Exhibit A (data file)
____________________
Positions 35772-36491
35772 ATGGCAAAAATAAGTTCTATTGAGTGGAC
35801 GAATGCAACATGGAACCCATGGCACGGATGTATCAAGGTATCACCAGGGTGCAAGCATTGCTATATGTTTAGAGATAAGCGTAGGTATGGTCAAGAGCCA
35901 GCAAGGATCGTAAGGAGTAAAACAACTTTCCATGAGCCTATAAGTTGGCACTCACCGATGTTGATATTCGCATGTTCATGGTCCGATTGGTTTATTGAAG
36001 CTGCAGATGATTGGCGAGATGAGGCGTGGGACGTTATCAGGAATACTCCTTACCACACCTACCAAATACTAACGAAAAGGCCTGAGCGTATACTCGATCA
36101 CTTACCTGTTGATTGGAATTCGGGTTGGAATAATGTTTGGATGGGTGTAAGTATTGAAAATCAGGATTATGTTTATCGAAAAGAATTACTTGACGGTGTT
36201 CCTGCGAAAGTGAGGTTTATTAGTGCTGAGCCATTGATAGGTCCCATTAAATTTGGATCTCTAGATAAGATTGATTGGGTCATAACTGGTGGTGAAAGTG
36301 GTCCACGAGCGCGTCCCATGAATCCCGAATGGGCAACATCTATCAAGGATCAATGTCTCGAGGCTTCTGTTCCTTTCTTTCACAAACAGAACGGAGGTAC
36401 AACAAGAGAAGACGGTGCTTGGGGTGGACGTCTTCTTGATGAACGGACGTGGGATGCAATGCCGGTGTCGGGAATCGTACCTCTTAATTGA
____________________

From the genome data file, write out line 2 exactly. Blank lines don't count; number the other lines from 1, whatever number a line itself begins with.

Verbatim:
35772 ATGGCAAAAATAAGTTCTATTGAGTGGAC